Trooper Bobby E. Smith – Grand Marshal at Police and Fire: The Fallen Heroes Second Annual Celebrity Golf Tournament at Diablo Country Club

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The organization Police and Fire: The Fallen Heroes proudly features a true hero Grand Marshal for their 2011 Second Annual Celebrity Golf Tournament on June 13th at the historic Diablo Country Club. Trooper Bobby E. Smith, Ph.D. will be the Grand Marshal and keynote speaker for the event, having made inspirational presentations to over one million people nationally. The Bobby Smith story is compelling; he was a Louisiana State Trooper twenty five years ago when a gunshot to the face took away his eyesight and his life changed forever.

It was a routine traffic stop on Highway LA15. Louisiana State Police Trooper Bobby Smith had pulled over many vehicles before, but this night would be different. This night his life would change forever. At the time of the pullover, Trooper Smith was unaware that the driver was a drug offender that would react with such violence. Then it happened. Very fast, from a distance of about twenty feet, a shotgun blast hit the Trooper in the face. It was on that dark night, the 14th day of March 1986, as Trooper Bobby Smith lay face down in the centre lane of the highway, not knowing if he would live or die, that Trooper Bobby Smith’s life changed forever. On that dark night that he met fate on the Louisiana highway—a fate of a life of darkness—his eyesight was lost.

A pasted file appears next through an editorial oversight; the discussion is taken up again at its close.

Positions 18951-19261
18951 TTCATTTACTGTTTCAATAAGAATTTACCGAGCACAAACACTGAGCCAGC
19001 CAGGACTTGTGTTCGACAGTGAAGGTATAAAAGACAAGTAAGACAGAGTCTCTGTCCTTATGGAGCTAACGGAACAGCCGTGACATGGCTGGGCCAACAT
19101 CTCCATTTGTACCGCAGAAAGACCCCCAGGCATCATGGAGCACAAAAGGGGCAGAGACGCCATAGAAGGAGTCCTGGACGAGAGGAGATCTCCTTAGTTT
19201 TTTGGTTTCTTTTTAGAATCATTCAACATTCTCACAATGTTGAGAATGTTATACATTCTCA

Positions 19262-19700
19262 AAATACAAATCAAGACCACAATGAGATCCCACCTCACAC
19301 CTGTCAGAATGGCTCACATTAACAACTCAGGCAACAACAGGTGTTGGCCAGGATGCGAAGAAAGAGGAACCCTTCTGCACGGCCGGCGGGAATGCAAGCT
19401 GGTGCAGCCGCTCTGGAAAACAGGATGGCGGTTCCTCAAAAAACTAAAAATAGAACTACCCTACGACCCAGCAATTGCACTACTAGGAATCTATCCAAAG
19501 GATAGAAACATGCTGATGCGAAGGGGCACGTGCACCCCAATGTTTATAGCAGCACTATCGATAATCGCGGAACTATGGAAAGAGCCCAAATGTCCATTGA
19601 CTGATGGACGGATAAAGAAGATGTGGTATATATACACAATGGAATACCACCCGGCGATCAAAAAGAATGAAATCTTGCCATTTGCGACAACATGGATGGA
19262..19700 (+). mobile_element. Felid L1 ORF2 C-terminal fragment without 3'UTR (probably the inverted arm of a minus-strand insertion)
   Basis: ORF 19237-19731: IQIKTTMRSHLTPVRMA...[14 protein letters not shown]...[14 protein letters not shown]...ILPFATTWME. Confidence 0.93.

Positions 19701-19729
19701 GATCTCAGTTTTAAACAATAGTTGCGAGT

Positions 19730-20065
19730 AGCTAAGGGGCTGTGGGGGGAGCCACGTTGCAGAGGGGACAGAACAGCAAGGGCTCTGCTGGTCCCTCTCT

There is no way that others can even imagine what happens to the mind, body and emotions of a young vital police officer when the medical diagnosis is pronounced; permanent blindness. Trooper Bobby Smith knew one thing for sure that day—that life as he knew it would be changed forever. How can one know the feelings, deep in the soul of a young trooper, upon hearing the shattering words about his loss of sight? The benchmark of one’s mental and physical core is how one reacts after a trauma is suffered.. The individual himself is captain of his proverbial ship—the one who commands his own destiny—when the initial crisis subsides and the healing starts.

Bobby E. Smith, well aware of post-traumatic stress disorder, decided that he would help others who have gone through immeasurable loss. His dedication to aiding those with PTSD imbued his life with determination and new meaning. He did not want his life to be defined by tragedy but by the driving force of his own vision of life.

His personal losses were enormous; losing his own mother at the age of ten, permanently blinded by a shotgun blast, his nine-year law enforcement career ending along with his self-confidence, independence and eventually his marriage. When it seemed like all that any human could endure had already been heaped upon Bobby Smith—the most heart-wrenching heartbreaks were yet to come—the death of his twenty-two year old daughter Kimberly in a car accident, and later the passing of his son Brad ten days after his twentieth birthday.